Today is my birthday. For most of my life, this has been a day where I think about myself! More recently, however, the Lord has shown me my need to serve others.
This same day last year I received news that cancer had reappeared in a lymph node in my media sternum. I can remember that moment as if it were yesterday. I sat weeping in the parking lot of my daughter’s regional swim meet with my oldest son, Michael, by my side. I despaired over the fact that this disease had returned. Later, as I sat poolside, the heavy humid air in the natatorium felt oppressive, not unlike the fear and darkness that closed around my spirit.
That year, I didn’t want any birthday gifts. All I wanted for my birthday was to live!
In every city around the world, people battling disease, famine, and war want little more than the precious gift of life—God’s first and greatest gift to us. Now, one year later—on this birthday—I praise God for another year of life. I also find myself grateful that He allowed cancer to become a part of my spiritual growth. The ordeal of cancer has expanded my heart to see the needs of others, which allows me think more of others than myself! The eyes of my wicked heart are slowly being opened to just how selfish I am.
In 2012, this unwanted battle for my life took me to MD Anderson Cancer Center in Houston for six weeks. As I stood at the battlefront of my personal war against cancer, I saw for the first time my new mission field. Throughout my ordeal, the Lord had been revealing just how much He loves me. In Houston, however, I was surrounded by people who felt lost and alone because they didn’t know Jesus. Nearly two decades earlier, God placed on my heart a calling to serve orphans, widows, and the poor. In Houston, He added the sick. My heart breaks especially for those battling cancer and I feel overwhelming compassion for their families. What is more, my gratitude overflows for the medical staff serving them.
Throughout our six week stay in the cancer ward—a war zone many people choose to ignore—we began the ministry of Chemo Church. The need for this ministry became evident when I began visiting fellow patients and praying with them. My nurses, who became my ministry partners, commented, “We have never had anyone, even a minister, get up while doing chemo and minister to other patients and staff.” This shocked and saddened me! The Light shines brightest in the darkness. How could so many Christians come into a place of such hopelessness, seek their own healing, and leave these precious souls in darkness?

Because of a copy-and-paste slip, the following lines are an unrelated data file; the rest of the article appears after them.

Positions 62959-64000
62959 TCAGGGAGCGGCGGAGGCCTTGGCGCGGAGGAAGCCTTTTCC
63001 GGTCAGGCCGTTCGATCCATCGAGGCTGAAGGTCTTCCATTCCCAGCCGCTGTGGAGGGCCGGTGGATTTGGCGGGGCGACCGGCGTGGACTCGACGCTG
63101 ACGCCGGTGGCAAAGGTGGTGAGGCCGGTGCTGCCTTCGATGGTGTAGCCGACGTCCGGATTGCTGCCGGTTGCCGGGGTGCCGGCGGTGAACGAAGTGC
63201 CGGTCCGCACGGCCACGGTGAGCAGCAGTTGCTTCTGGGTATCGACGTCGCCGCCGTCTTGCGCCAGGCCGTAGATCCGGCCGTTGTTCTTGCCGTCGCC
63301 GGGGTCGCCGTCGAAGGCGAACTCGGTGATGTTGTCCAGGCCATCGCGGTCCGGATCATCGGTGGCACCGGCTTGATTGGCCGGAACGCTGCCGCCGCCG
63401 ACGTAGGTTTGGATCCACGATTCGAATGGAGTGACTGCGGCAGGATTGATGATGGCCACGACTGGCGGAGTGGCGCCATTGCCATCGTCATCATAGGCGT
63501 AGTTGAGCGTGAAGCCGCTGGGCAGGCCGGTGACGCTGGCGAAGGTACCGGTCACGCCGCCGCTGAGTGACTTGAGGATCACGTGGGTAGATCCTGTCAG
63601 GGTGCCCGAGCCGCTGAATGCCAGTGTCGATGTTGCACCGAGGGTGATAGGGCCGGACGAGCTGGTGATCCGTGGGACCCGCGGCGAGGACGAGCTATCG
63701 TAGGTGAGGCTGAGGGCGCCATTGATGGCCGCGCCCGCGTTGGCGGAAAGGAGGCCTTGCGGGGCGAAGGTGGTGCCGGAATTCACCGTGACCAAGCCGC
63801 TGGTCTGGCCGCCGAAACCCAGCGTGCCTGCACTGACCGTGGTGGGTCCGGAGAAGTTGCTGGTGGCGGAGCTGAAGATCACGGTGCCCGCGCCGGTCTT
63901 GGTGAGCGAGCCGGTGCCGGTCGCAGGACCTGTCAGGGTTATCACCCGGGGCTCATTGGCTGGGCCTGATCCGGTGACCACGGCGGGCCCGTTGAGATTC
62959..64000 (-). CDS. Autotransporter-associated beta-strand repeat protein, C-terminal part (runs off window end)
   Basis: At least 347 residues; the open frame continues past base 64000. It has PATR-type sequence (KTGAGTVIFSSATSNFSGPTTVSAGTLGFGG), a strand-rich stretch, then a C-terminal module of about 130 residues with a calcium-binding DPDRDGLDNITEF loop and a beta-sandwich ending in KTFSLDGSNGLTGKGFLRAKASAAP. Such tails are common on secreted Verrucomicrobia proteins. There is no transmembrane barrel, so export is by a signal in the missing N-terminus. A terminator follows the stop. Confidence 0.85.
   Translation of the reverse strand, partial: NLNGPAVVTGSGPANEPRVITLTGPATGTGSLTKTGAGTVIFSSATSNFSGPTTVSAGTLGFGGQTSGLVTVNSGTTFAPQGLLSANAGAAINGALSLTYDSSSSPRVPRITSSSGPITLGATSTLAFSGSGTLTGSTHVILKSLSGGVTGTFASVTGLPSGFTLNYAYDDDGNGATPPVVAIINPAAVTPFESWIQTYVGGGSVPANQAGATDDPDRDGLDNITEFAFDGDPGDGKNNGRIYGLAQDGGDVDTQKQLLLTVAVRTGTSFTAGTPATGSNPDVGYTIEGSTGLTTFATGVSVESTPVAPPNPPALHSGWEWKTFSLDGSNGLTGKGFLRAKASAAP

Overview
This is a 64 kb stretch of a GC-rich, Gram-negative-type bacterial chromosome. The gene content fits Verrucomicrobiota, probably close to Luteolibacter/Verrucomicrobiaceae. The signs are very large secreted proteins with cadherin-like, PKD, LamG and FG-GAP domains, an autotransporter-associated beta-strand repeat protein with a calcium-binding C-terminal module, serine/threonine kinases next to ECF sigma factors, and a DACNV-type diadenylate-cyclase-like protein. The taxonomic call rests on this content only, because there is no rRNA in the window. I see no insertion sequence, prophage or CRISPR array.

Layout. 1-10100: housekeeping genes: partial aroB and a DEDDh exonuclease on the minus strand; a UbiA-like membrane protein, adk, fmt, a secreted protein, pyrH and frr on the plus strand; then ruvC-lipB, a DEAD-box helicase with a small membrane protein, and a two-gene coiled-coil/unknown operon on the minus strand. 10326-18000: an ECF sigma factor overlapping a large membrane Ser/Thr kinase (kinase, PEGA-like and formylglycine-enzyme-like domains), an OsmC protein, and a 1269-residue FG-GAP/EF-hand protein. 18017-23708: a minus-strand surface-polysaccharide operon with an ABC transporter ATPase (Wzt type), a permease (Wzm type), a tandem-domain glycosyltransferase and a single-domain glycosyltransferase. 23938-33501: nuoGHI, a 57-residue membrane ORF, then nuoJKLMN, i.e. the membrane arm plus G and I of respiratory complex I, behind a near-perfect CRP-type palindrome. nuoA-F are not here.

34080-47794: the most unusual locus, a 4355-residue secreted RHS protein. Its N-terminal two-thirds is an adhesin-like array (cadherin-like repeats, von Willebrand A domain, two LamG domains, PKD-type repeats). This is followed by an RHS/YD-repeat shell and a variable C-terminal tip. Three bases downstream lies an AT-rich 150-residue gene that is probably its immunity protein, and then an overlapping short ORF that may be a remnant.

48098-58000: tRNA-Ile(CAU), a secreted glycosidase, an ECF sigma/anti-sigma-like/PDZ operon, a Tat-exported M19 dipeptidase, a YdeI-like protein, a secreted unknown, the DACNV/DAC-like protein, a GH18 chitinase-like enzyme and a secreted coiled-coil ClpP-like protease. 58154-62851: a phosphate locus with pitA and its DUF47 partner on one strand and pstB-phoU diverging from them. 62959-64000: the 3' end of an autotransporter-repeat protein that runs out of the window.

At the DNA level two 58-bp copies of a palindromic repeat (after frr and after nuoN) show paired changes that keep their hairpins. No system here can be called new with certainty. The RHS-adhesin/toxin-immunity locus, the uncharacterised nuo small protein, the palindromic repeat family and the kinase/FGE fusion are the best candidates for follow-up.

I should not have been surprised; the answer can be found in an undeniable spiritual principle. We replicate what dominates our hearts. If our hearts are consumed with a desire to live and to be blessed, that will be replicated in our words and deeds. It is a self-centeredness that is all too common in the church today, but Jesus has called us to something much greater. He gives us life so that we might sacrifice it daily for the sake of service to Him (Rom. 12:1–2).
Trust me when I say that this is a message of conviction for me as well.
Hospitals—especially cancer wards—are often places of hopelessness and despair, but they can also become places where the lost find life in Jesus Christ. To answer the call of Christ, we are officially launching the ministry of Chemo Church to bring help, hope, and healing to those battling cancer, to their families, and to the medical staff serving these patients.
While we have much to do, we have a strong start. Mary Anderwald, my assistant for many years, has accepted the challenge to take charge of the Chemo Church prayer ministry. Christian counselors will be available to help families and patients walk through these distressing times. And we are taking Bags of Hope into chemo wards across the country. These festive bags are filled with devotionals, gift cards, and a blanket. It’s a simple gesture that offers encouragement and conveys the message that they are loved by Jesus Christ.
I am convinced that the reason I am breathing today—having endured brain surgery, proton treatment, chemotherapy, cyber knife radiation, and gamma knife radiation—is for one purpose . . . to tell others about Jesus, who is mighty to save and to heal! My birthday wish this year is not merely to live, but to mobilize an army of hope, help, and healing. To minister to those struggling for life in chemo wards across the country. The harvest is ready for you, all you need to do is say “yes” to God’s call for your life.
If you would like to know how you can bring the ministry of Chemo Church to a hospital near you, click the link below and complete the contact form. We will respond by sending you helpful information.
(Chemo Church is a new ministry of H.I.S. BridgeBuilders.)